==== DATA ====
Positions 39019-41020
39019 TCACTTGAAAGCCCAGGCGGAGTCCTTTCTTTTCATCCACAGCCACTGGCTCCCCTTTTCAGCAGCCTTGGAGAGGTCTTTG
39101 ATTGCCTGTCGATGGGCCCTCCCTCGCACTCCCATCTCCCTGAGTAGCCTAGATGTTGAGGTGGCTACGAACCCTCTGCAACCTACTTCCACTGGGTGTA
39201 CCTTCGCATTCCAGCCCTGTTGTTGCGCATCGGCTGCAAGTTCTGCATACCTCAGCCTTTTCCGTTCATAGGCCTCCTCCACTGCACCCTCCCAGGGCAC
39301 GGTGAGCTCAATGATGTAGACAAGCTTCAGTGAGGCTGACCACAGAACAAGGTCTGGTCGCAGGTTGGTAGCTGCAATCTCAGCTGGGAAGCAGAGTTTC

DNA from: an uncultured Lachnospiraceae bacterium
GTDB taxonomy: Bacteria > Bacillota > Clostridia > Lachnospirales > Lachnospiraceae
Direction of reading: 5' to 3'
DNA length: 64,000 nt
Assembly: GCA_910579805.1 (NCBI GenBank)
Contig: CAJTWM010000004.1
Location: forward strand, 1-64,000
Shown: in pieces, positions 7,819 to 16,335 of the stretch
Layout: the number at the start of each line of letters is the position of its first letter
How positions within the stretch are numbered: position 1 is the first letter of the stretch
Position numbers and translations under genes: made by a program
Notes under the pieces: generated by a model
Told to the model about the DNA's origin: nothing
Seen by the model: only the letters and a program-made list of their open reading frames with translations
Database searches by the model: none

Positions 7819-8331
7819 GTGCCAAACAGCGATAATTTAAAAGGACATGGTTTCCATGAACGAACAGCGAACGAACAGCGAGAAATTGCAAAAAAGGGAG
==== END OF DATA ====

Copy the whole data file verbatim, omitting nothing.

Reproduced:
Positions 39019-41020
39019 TCACTTGAAAGCCCAGGCGGAGTCCTTTCTTTTCATCCACAGCCACTGGCTCCCCTTTTCAGCAGCCTTGGAGAGGTCTTTG
39101 ATTGCCTGTCGATGGGCCCTCCCTCGCACTCCCATCTCCCTGAGTAGCCTAGATGTTGAGGTGGCTACGAACCCTCTGCAACCTACTTCCACTGGGTGTA
39201 CCTTCGCATTCCAGCCCTGTTGTTGCGCATCGGCTGCAAGTTCTGCATACCTCAGCCTTTTCCGTTCATAGGCCTCCTCCACTGCACCCTCCCAGGGCAC
39301 GGTGAGCTCAATGATGTAGACAAGCTTCAGTGAGGCTGACCACAGAACAAGGTCTGGTCGCAGGTTGGTAGCTGCAATCTCAGCTGGGAAGCAGAGTTTC

DNA from: an uncultured Lachnospiraceae bacterium
GTDB taxonomy: Bacteria > Bacillota > Clostridia > Lachnospirales > Lachnospiraceae
Direction of reading: 5' to 3'
DNA length: 64,000 nt
Assembly: GCA_910579805.1 (NCBI GenBank)
Contig: CAJTWM010000004.1
Location: forward strand, 1-64,000
Shown: in pieces, positions 7,819 to 16,335 of the stretch
Layout: the number at the start of each line of letters is the position of its first letter
How positions within the stretch are numbered: position 1 is the first letter of the stretch
Position numbers and translations under genes: made by a program
Notes under the pieces: generated by a model
Told to the model about the DNA's origin: nothing
Seen by the model: only the letters and a program-made list of their open reading frames with translations
Database searches by the model: none

Positions 7819-8331
7819 GTGCCAAACAGCGATAATTTAAAAGGACATGGTTTCCATGAACGAACAGCGAACGAACAGCGAGAAATTGCAAAAAAGGGAG